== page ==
Release branches support preparation of a new production release. They allow for last-minute dotting of i’s and crossing t’s. Furthermore, they allow for minor bug fixes and preparing meta-data for a release (version number, build dates, etc.). By doing all of this work on a release branch, the develop branch is cleared to receive features for the next big release.

The key moment to branch off a new release branch from develop is when develop (almost) reflects the desired state of the new release. At least all features that are targeted for the release-to-be-built must be merged in to develop at this point in time. All features targeted at future releases may not—they must wait until after the release branch is branched off.

It is exactly at the start of a release branch that the upcoming release gets assigned a version number—not any earlier. Up until that moment, the develop branch reflected changes for the “next release”, but it is unclear whether that “next release” will eventually become 0.3 or 1.0, until the release branch is started. That decision is made on the start of the release branch and is carried out by the project’s rules on version number bumping.

Creating a release branch

Release branches are created from the develop branch. For example, say version 1.1.5 is the current production release and we have a big release coming up. The state of develop is ready for the “next release” and we have decided that this will become version 1.2 (rather than 1.1.6 or 2.0). So we branch off and give the release branch a name reflecting the new version number:

$ git checkout -b release/14.0 release/13.0 
Switched to a new branch "release/13.0"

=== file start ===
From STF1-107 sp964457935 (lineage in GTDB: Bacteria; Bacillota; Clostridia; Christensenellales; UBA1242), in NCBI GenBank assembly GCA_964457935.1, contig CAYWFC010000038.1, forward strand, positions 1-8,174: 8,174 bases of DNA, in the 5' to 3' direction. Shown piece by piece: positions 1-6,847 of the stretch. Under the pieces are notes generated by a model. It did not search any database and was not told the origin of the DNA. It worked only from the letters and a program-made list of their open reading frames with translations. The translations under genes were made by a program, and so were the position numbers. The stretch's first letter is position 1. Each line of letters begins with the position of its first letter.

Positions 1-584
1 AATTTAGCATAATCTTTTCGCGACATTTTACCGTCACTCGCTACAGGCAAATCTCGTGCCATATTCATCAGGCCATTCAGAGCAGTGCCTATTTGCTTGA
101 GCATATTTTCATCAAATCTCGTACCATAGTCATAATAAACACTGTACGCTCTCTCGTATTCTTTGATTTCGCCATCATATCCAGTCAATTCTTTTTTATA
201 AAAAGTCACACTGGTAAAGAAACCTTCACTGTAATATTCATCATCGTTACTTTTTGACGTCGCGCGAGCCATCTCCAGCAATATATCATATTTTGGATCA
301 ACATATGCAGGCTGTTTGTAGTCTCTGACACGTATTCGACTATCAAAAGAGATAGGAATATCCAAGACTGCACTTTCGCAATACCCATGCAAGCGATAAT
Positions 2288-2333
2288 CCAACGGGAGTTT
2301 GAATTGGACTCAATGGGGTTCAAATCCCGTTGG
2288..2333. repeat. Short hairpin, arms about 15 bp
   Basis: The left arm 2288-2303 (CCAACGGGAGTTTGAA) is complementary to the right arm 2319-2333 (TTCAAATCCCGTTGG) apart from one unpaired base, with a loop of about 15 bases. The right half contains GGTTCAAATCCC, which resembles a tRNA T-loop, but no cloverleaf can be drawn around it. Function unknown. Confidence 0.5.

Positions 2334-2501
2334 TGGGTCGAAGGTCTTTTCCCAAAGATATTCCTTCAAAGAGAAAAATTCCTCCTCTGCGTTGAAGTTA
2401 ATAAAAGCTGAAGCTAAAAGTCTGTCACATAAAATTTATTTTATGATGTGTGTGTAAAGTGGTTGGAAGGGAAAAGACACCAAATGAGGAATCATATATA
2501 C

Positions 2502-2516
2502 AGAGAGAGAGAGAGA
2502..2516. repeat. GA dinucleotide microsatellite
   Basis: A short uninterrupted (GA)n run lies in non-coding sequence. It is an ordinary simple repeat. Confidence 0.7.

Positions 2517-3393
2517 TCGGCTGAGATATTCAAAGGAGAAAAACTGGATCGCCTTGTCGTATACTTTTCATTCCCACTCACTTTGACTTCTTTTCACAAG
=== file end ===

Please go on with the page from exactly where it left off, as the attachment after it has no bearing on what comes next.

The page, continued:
This new branch may exist there for a while, until the release may be rolled out definitely. During that time, bug fixes may be applied in this branch (rather than on the develop branch). Adding large new features here is strictly prohibited. They must be merged into develop, and therefore, wait for the next big release.

Finishing a release branch

When the state of the release branch is ready to become a real release, some actions need to be carried out. First, the release branch is merged into master (since every commit on master is a new release by definition, remember). Next, that commit on master must be tagged for easy future reference to this historical version. Finally, the changes made on the release branch need to be merged back into develop, so that future releases also contain these bug fixes.

The first two steps in Git:

$ git checkout master 
Switched to branch 'master' 
$ git merge --no-ff release/1.2 
Merge made by recursive. (Summary of changes) 
$ git tag -a release/1.2 -m 'release/1.2'

The release is now done, and tagged for future reference.

To keep the changes made in the release branch, we need to merge those back into develop, though. In Git:

$ git checkout develop 
Switched to branch 'develop' 
$ git merge --no-ff release/1.2 
Merge made by recursive. (Summary of changes)

This step may well lead to a merge conflict (probably even, since we have changed the version number). If so, fix it and commit.